On May 21, 2020 Akorn Inc. filed for Chapter 11. Last time we wrote about the pharmaceutical company on April 6, 2020 was to warn that a bankruptcy was coming up. The company appears to have agreed a plan with its lenders, which will involve both a debt-for-equity swap and the arrangement of debtor-in-possession financing. This ends a sorry period that included a failed sale; accusations of fraud and many other disturbing revelations. From a lender’s perspective, news that the company had “not made an annual profit in two years and generated $310 million in negative EBITDA in 2018” is the most disturbing of all. As always, we remind readers that filing Chapter 11 – especially when lenders become owners and sometimes have to ante up further funds to keep business ticking over – is just one more twist in the tale. We’ll be writing again about Akorn before long.
Thankfully, BDC exposure is limited to Garrison Capital (GARS) with only $2.0mn invested in the first lien debt as of March 31, 2020 and valued at $1.6mn. Still, the interest rate being charged was very high: over 15%, so GARS will be losing out on $0.3mn of annual investment income. A realized loss is likely to be booked in the next quarter or two once the company exits bankruptcy. We won’t even try to assess what the final results might be given the immaterial size of this position.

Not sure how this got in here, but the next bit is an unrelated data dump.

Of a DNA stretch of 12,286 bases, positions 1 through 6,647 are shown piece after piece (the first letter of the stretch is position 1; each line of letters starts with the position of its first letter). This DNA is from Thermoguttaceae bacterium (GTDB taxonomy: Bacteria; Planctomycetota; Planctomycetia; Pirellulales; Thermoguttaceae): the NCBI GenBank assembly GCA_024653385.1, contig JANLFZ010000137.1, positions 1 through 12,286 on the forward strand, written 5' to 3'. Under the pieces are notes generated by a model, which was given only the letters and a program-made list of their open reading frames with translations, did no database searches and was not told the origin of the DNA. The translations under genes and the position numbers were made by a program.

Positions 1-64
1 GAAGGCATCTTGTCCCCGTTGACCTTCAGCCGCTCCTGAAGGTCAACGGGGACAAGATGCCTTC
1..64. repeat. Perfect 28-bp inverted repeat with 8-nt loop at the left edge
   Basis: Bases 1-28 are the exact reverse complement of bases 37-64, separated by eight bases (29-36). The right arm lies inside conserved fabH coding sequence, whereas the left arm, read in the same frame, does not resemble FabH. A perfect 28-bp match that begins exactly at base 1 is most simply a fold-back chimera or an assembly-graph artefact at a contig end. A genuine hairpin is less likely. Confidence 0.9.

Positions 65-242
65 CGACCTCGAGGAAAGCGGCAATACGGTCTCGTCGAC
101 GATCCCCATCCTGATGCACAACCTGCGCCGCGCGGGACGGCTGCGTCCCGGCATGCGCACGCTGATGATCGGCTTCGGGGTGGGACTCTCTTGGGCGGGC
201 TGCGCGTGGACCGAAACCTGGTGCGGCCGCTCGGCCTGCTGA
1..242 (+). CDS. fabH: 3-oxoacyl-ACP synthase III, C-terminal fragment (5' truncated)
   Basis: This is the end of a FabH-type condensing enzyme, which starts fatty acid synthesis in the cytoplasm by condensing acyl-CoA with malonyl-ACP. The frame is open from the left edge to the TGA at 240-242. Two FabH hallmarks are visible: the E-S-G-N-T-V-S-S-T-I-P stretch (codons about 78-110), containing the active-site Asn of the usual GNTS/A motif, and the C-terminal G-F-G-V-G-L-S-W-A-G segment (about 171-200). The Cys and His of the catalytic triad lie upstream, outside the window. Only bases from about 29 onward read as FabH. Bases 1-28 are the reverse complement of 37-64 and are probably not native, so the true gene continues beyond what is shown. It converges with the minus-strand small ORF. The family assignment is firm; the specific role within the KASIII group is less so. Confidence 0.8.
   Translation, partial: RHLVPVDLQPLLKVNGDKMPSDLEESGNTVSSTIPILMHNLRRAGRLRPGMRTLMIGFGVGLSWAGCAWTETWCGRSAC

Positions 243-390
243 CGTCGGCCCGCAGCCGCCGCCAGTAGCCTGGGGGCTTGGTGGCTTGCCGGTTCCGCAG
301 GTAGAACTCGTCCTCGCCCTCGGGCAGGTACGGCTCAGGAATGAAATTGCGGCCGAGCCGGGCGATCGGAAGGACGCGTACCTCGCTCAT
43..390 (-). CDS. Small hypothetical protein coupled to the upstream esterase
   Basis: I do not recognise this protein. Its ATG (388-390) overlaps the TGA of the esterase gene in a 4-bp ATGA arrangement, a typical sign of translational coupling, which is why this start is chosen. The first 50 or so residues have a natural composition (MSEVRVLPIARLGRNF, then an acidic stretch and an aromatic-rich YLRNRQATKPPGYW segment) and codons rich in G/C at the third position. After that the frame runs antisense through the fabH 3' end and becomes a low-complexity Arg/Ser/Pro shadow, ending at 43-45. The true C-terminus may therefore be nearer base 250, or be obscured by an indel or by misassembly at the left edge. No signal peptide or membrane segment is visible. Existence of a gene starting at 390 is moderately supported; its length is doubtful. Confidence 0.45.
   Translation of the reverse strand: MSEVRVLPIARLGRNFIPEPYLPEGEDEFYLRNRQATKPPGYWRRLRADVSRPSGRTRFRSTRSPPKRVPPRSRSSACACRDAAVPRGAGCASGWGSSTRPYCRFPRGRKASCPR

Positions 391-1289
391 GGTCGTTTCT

Otherwise, this bankruptcy falls into the category of the already walking wounded companies that existed before the Covid-19 crisis. The current conditions have not helped, but the possible wave of directly-related virus defaults has not yet hit. We are downgrading Akorn from CCR 4 to CCR 5; removing the name from the Weakest Links list now that non accrual has happened but added it to the ever longer list of bankrupt BDC-financed companies.